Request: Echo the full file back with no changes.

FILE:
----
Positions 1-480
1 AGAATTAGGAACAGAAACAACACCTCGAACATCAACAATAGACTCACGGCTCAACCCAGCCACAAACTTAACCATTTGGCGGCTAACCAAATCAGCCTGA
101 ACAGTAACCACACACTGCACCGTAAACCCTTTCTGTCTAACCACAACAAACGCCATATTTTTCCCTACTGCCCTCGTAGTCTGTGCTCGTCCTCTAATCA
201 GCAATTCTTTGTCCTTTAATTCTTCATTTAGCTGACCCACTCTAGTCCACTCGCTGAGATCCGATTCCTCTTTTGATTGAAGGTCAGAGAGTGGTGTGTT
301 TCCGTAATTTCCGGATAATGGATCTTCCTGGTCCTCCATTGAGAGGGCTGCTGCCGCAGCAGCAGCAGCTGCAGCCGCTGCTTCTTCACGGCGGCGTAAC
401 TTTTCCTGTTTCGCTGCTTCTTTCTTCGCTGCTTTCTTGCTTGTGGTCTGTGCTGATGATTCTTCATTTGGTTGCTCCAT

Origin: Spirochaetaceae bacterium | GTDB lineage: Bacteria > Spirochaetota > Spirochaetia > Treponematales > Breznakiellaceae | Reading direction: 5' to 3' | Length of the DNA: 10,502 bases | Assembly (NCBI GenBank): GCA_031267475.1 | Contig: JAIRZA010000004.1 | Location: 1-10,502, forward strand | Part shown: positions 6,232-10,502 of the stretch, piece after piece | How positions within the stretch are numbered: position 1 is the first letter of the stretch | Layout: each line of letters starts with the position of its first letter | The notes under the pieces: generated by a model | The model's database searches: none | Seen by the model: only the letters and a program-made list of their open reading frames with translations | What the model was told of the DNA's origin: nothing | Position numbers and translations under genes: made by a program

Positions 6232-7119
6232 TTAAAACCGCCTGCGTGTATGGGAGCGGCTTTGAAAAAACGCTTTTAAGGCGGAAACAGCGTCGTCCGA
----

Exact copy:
Positions 1-480
1 AGAATTAGGAACAGAAACAACACCTCGAACATCAACAATAGACTCACGGCTCAACCCAGCCACAAACTTAACCATTTGGCGGCTAACCAAATCAGCCTGA
101 ACAGTAACCACACACTGCACCGTAAACCCTTTCTGTCTAACCACAACAAACGCCATATTTTTCCCTACTGCCCTCGTAGTCTGTGCTCGTCCTCTAATCA
201 GCAATTCTTTGTCCTTTAATTCTTCATTTAGCTGACCCACTCTAGTCCACTCGCTGAGATCCGATTCCTCTTTTGATTGAAGGTCAGAGAGTGGTGTGTT
301 TCCGTAATTTCCGGATAATGGATCTTCCTGGTCCTCCATTGAGAGGGCTGCTGCCGCAGCAGCAGCAGCTGCAGCCGCTGCTTCTTCACGGCGGCGTAAC
401 TTTTCCTGTTTCGCTGCTTCTTTCTTCGCTGCTTTCTTGCTTGTGGTCTGTGCTGATGATTCTTCATTTGGTTGCTCCAT

Origin: Spirochaetaceae bacterium | GTDB lineage: Bacteria > Spirochaetota > Spirochaetia > Treponematales > Breznakiellaceae | Reading direction: 5' to 3' | Length of the DNA: 10,502 bases | Assembly (NCBI GenBank): GCA_031267475.1 | Contig: JAIRZA010000004.1 | Location: 1-10,502, forward strand | Part shown: positions 6,232-10,502 of the stretch, piece after piece | How positions within the stretch are numbered: position 1 is the first letter of the stretch | Layout: each line of letters starts with the position of its first letter | The notes under the pieces: generated by a model | The model's database searches: none | Seen by the model: only the letters and a program-made list of their open reading frames with translations | What the model was told of the DNA's origin: nothing | Position numbers and translations under genes: made by a program

Positions 6232-7119
6232 TTAAAACCGCCTGCGTGTATGGGAGCGGCTTTGAAAAAACGCTTTTAAGGCGGAAACAGCGTCGTCCGA